This is Haruki Murakami’s latest novel. I’ve liked Murakami’s work in the past, but not this one. Am I tired of him and the weird worlds he creates, or is this really a bad novel? It’s got something to do with the artistic process and the power of metaphors and such. A bell rings in a hole where no one can be ringing it. A character in a painting comes alive. A painter saves a girl by going on a journey to a strange underworld.
Well, that all sounds promising, doesn’t it? But none of it worked. I kept waiting for explanations, even dream-logic explanations, but they never came. Why did the painter have to go to the underworld? Don’t know. The girl was hiding in a neighbor’s house the whole time, and she snuck out when the cleaning people left the gate unlocked.
And the author leaves no stone unturned when it comes to using cliches. Did Murakami use them in the original Japanese, or was this the fault of the translators? I don’t really care. The novel was painful to listen to, although the narrator was great.
Home (the portal series, book 3 ) is an alternative history adventure book. A masterpiece, Richard Bowler’s work on this is spectacular. In this epic coming of age sequel to TERRA, earthborn Larry Barnes discovers his ability to move through the multiverse via a portal of his own creation. A powerful and dangerous ability, Larry seeks the council of a priest named Affron, who has the same ability but when Larry discovers affron has disappeared from TERRA, he risks following him to Elysium leaving his friend pasta behind.
Let’s put aside some of the reviewer’s tiny mistakes, like getting my name wrong and allowing the character name “Palta” to be autocorrected to “pasta”, and focus on her uncanny perspicacity and critical judgment. Reviews don’t get any more perceptive than this.
I’ll stop this soon. I promise. Here’s one 5-star review:
This is book 3 in the Portal series. It is readable as a stand alone novel, however it will be less confusing and more enjoyable if you read Portal and Terra (books 1 and 2) first. This is a good addition. Where it really shines is the multiverse. Lots of fiction tries to tackle the whole multiverse thing, but few do it well. This book does it well. Makes it well worth the read. The plot and characters are also well written and interesting. They aren’t why I would pick up the book, but they carry it. Great addition.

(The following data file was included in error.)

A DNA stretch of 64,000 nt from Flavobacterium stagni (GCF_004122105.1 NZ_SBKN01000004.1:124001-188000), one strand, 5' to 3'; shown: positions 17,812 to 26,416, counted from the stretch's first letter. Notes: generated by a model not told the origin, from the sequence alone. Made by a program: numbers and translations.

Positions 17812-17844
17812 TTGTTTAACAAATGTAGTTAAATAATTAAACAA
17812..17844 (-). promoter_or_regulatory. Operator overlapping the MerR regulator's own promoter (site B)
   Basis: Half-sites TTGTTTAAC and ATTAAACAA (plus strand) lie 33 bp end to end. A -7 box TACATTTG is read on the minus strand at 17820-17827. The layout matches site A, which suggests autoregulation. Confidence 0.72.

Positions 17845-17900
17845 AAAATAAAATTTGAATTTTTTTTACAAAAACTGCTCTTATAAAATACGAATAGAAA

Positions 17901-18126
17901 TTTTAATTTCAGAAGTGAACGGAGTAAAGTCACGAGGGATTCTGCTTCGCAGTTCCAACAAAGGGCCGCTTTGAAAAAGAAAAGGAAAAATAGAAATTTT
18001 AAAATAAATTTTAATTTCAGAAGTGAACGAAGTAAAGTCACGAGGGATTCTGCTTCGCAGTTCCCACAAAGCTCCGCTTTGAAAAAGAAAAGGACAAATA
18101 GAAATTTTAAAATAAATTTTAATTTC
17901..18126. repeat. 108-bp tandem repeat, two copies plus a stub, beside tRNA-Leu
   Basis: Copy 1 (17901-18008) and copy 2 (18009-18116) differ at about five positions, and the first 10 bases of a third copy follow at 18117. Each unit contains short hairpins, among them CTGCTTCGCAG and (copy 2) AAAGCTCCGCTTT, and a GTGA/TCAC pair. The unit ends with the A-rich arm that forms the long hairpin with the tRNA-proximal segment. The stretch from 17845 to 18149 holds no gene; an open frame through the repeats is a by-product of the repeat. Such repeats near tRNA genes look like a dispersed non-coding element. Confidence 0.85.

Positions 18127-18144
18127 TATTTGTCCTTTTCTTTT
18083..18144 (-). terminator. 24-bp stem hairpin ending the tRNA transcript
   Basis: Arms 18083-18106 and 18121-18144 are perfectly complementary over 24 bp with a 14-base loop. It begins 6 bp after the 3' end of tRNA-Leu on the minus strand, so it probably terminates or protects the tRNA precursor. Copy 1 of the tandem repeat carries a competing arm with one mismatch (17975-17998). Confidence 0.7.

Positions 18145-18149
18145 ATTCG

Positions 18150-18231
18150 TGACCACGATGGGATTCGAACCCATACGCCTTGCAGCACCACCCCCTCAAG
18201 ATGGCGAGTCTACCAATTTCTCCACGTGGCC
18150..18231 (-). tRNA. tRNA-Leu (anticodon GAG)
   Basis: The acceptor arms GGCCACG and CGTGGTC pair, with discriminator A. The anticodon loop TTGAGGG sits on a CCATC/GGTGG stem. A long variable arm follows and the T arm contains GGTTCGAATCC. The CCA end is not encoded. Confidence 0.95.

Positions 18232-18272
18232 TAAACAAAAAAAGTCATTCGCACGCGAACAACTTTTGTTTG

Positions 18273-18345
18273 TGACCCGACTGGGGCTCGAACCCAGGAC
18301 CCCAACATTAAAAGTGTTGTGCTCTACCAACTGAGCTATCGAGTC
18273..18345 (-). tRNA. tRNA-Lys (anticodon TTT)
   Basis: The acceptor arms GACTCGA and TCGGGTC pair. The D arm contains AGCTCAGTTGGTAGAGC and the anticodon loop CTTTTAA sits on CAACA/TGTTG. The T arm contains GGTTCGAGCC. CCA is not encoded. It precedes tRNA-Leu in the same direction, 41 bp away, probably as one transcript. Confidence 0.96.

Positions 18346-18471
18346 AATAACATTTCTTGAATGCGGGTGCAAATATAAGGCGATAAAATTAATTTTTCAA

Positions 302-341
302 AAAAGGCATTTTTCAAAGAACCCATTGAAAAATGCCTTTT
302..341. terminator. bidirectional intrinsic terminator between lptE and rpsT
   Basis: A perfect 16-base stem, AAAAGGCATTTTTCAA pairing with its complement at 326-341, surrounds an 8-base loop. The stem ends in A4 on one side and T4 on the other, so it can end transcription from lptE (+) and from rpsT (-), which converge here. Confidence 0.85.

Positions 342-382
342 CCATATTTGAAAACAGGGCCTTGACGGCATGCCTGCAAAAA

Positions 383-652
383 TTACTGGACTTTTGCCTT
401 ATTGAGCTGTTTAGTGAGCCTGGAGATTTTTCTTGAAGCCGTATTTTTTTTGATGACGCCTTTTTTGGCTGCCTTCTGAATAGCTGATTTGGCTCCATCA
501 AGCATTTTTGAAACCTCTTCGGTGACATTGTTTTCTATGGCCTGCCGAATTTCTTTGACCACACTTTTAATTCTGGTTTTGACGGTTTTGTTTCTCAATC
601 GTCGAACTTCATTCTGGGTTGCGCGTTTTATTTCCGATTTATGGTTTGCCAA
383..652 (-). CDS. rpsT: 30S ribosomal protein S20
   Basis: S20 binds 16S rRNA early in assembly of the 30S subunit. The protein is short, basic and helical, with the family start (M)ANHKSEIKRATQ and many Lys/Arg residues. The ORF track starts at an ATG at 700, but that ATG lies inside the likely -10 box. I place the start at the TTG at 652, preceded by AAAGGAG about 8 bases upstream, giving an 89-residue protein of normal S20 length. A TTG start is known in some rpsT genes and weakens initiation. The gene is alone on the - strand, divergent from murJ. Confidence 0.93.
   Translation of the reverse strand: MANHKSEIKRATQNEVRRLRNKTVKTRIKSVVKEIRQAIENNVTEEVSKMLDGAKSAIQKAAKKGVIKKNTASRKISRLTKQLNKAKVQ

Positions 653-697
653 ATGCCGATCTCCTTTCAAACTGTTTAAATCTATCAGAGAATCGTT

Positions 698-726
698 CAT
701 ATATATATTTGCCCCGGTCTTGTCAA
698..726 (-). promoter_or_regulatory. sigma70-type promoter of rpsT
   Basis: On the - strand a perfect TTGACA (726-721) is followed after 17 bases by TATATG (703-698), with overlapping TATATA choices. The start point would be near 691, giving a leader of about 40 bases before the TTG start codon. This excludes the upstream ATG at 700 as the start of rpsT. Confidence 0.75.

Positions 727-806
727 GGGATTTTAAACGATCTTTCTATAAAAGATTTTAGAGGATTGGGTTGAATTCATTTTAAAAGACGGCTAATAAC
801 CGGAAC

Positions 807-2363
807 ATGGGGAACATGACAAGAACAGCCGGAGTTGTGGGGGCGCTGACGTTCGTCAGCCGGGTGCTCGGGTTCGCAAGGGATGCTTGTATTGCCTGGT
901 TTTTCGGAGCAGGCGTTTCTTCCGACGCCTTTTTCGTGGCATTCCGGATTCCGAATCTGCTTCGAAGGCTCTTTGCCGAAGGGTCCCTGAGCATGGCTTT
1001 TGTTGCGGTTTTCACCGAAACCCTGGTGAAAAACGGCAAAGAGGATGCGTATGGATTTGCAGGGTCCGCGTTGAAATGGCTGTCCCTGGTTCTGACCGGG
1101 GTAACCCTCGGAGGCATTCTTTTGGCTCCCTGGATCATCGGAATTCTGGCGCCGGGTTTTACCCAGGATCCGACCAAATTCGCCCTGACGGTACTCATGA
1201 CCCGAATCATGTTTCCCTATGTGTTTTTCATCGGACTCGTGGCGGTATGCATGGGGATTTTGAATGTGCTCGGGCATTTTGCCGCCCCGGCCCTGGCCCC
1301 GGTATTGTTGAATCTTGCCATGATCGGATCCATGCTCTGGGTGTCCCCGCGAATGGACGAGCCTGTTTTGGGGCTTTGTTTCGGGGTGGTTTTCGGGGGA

And here’s another:
This is such a fun story overall that it is very hard to not find yourself completely immersed with the feeling that you are literally walking alongside the characters themselves. “Home” may sound like it is yet another “futuristic” story that is like so many out there, but this one is really so different and so well-written that you will find yourself not wanting to put this one down. It is a great read that will leave you wanting so much more. I really hope to find myself reading some more of these stories, I couldn’t have hoped for anything more than what “Home” gave me.
If you still don’t want to read it, I’m not sure what I can do to convince you…
This story is so much fun! I love historical stories and getting to explore places of the past. This book takes it a step further and has created alternate histories that our hero, Larry, can visit through a power to make portals. In this book, Larry is in ancient Rome, trying to save Affron who has disappeared from Terra. The story is just complex enough to keep it interesting, but I never got confused. While I really enjoyed Elysium and the mysteries that it held, my favorite part of this book was the relationship between Larry and his best friend Palta, forced apart during the book their bid was interesting and full of depth. The story is fun, action-filled, and really interesting. I loved the alternate world that Richard Bowker has created. I would definitely recommend this book.
And here’s one titled “Super Entertaining”:
It seems like authors and audiences are obsessed with futuristic tales with alternate worlds colliding or fighting for power; I began HOME a bit skeptical, thinking there would be no original premise. I was utterly wrong.
The multi-universe created by Richard Bowker is just marvelous. In the story, Larry our hero has a unique power that allows him to “jump” from universe through universe via a portal. After attempting to follow and save a priest with whom he shares this gift, he needs to leave his soul mate Palta behind.
I struggled a bit at the beginning, connecting the dots –lots of names to learn- and figuring out who was whom; once I got accustomed to the names and terms, I enjoyed the book much more. I love the pondering question, that brought some self-reflection on humanity: where is home?
You still have to wait till April 2 to get the e-book version of Home. But you can buy the paperback version now. How cool is that? It’s available from Amazon and Barnes and Noble, as well as probably other places I haven’t checked. Barnes and Noble will sell it to you for 10% off the already low list price; it also discounts the e-book.
Here’s what the book looks like, in case you forgot:
There’s a lot of value to getting sales up when a book is first published, so there’ll never be a better time to buy it (for the author, at least). And it goes without saying that reviews are extremely helpful as well.
By the way, this is the third book in my Portal series, but I think it stands pretty well on its own. Give it a try! Or buy all three!